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Hurricane Risk pp 161-178 | Cite as

Climate Theory and Tropical Cyclone Risk Assessment

  • Kevin WalshEmail author
Chapter
Part of the Hurricane Risk book series (HR, volume 1)

Abstract

The links between the ability of general circulation models to simulate tropical cyclones and the development of a climate theory of tropical cyclone formation are explored, with an emphasis on the potential of general circulation models (GCMs) and theory for tropical cyclone hazard and risk assessment. While GCMs can now generate a reasonable simulation of the observed tropical cyclone formation rates and intensity distributions, they are very expensive to run. Simpler methods involving statistical relationships between climate variables and tropical cyclone formation have been developed and have been used for hazard assessment, but like other methods used for projections, such as downscaling or GCMs, they do not constitute a theory of tropical cyclone formation. An outline is given of some of the possible characteristics of such a theory and its potential utility for climate science and risk.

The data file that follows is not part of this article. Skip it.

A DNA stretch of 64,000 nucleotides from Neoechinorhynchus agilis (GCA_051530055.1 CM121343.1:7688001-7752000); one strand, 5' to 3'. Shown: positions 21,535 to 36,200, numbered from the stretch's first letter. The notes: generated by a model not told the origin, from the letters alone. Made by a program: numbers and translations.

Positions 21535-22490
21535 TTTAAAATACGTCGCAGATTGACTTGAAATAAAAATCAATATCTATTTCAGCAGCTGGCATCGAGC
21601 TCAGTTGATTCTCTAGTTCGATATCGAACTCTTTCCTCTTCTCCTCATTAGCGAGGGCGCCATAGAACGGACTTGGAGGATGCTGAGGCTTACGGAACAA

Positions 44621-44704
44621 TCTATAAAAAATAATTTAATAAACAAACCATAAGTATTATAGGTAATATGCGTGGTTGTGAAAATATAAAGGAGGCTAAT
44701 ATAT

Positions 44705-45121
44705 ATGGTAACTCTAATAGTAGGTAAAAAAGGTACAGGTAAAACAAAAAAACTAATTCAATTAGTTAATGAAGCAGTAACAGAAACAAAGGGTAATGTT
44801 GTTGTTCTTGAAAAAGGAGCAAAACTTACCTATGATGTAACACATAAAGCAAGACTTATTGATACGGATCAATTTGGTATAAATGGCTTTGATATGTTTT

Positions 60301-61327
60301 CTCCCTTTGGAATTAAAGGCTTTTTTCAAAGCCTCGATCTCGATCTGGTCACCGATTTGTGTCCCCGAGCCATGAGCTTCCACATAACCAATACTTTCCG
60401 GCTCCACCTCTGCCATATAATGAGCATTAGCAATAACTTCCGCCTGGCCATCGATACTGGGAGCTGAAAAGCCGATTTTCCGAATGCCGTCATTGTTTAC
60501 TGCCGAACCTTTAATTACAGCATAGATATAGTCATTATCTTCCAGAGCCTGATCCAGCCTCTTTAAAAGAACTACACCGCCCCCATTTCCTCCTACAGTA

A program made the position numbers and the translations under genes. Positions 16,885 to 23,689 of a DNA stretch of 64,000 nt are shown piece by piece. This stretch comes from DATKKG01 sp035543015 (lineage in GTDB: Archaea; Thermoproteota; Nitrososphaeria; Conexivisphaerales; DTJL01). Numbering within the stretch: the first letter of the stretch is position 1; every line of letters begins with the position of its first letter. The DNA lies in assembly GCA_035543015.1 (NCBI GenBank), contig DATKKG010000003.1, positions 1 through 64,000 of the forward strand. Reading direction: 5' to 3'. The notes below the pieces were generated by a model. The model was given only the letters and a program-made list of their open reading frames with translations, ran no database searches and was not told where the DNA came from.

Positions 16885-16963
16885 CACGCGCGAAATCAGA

Keywords

Tropical cyclone Tropical climate Tropical cyclone formation 

Notes

Acknowledgments

The author would like to acknowledge funding from Australian Research Council Discovery Projects DP150102272. Funding also has been supplied by the Bermuda Institute of Ocean Sciences’ Risk Prediction Initiative (RPI).

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Copyright information

© Springer Nature Switzerland AG 2019

Authors and Affiliations

  1. 1.School of Earth SciencesThe University of MelbourneParkvilleAustralia

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